Looking back, my faith was failing long before. I'd been unhappy in my spiritual path, and had been unsure how to improve the spiritual scenery. I was already losing my grasp on why I believed. I began to question everything. No answers came, no matter who I asked or where I inquired.
I was terrified of telling my mother and step-father. They are both devout Christians, and tend to think in only those terms. They informed me that "people at our church are praying for you," when I was in the hospital. I kept thinking, "Wow. So they're taking a few moments to think nice thoughts about me? Big deal. That doesn't help ME at all."
About a year after the transplant, I'd begun looking into other spiritual paths. Paganism didn't appeal to me, as it centered on more deification of the natural world. Islam and Judaism were more of the Abrahamic tradition and wouldn't help me anymore than Christianity did. Then I was turned on to a book. "Siddhartha" by Herman Meyer(I think that's how his name is spelled). My mind devoured it. I bought books by the Dalai Lama and other Buddhist monks.
At this time my FaceBook page said I was "agnostic." I wasn't quite ready to face my mother's disbelief and guilt over her professed "failure" with me. But, just that one thing, the labeling of my doubt, was enough to engender a speech about her failings as a parent.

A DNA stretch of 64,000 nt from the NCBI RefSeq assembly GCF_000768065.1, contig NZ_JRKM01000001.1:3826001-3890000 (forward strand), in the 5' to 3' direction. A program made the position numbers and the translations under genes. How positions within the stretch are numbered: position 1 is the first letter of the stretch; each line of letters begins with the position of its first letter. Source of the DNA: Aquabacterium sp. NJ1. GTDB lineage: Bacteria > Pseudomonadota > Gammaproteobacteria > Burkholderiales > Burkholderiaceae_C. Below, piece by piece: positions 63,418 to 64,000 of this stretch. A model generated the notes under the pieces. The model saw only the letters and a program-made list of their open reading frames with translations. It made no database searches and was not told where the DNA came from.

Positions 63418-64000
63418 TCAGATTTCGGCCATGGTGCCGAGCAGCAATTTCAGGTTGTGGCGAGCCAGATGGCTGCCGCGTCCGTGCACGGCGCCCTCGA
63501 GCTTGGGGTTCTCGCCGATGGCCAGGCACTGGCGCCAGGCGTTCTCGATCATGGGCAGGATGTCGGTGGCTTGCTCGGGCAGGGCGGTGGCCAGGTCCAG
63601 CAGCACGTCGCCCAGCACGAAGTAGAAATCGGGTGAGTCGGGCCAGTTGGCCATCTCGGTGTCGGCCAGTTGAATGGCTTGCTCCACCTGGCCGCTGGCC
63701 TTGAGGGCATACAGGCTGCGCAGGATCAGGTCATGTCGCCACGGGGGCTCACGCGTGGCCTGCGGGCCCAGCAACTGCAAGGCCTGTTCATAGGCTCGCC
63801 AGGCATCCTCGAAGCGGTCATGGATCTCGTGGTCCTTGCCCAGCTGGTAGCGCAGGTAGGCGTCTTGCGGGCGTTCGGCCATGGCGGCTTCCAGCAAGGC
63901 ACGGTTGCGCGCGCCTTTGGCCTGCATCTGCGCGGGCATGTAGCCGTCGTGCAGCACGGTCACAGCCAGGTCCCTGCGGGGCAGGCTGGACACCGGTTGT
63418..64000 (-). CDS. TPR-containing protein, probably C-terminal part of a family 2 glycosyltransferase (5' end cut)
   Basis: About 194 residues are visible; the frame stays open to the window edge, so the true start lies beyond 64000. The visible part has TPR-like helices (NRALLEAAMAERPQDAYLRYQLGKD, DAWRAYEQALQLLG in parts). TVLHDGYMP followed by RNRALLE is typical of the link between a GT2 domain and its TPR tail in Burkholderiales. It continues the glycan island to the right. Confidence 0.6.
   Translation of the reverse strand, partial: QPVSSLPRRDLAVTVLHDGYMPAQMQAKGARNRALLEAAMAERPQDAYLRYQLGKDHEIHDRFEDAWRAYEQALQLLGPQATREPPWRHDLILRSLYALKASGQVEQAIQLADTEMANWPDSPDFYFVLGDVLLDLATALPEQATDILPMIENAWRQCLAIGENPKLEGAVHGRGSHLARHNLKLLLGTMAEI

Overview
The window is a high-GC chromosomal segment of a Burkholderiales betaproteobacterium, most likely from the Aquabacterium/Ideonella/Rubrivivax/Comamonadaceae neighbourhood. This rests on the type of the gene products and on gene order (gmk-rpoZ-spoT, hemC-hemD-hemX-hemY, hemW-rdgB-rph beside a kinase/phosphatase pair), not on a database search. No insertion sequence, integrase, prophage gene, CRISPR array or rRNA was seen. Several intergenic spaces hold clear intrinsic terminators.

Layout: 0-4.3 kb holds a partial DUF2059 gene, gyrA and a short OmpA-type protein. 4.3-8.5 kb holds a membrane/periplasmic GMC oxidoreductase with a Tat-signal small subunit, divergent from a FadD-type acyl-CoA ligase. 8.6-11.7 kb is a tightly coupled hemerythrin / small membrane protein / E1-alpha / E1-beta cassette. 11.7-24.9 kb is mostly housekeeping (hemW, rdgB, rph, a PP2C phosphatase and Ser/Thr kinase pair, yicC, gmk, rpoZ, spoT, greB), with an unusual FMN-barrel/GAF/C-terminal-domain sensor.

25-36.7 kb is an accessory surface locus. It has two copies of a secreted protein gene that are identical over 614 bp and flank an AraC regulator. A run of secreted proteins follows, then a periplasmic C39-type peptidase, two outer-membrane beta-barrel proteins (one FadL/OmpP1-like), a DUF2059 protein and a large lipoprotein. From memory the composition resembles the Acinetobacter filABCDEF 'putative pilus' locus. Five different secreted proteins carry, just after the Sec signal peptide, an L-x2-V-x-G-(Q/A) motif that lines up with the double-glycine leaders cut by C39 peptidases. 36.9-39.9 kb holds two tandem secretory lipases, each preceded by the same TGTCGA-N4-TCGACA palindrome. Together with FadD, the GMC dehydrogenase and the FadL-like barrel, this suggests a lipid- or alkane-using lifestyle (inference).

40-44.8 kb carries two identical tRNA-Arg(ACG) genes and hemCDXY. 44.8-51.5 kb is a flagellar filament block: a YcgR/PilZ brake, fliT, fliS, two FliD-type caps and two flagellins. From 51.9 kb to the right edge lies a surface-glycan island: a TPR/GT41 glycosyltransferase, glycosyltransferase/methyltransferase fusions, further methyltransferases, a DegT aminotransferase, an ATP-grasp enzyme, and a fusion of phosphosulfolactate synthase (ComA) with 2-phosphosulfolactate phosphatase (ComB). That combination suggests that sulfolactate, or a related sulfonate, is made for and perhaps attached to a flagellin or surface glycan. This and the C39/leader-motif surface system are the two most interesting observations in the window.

When I tried to explain my feelings, my doubts, my questions, I was dismissed as being argumentative. She held onto the idea that MY life was a result of hers. She took my being "agnostic" as a personal failure on her part. So, after a few months I had to change it again. Atheist/Buddhist.
Now, everything I post that even suggests I have a question and a lack of understanding about things in the Bible she labels as combative and defamatory. I love my mother. She gave me life. Twice. She's a strong example of what women should be, and I'd do well to find a woman similar to her to spend the rest of my life with.
Yet, I know I cannot date a Christian woman. Whenever it comes up, she looks like she's going to cry. My step-father and I have a more intellectual look at things. He's a great man, and I think understands my "crisis of faith," as they call it. I know it isn't a "crisis," but a "death" of faith. I do not believe, and I feel I haven't for almost ten years.
So, where most people's tragedy with organ failure, and a brush with death, might make them MORE apt to believe, in miracles, God, and fate, my experience proved to me the LACK of those things. The idea that "It rains on saints and sinners both" is only proof to me that there isn't any divine justice in this world. Instead, it proves to me what the Buddha said, "Life is suffering."
This is where my story ends. As of now I've been a "practicing Buddhist" for nearly a year now. I've been a "practicing Atheist" for almost four. I've come to accept that when people ask me "What do you believe in?" in wonder, all I can answer is, "I believe in myself."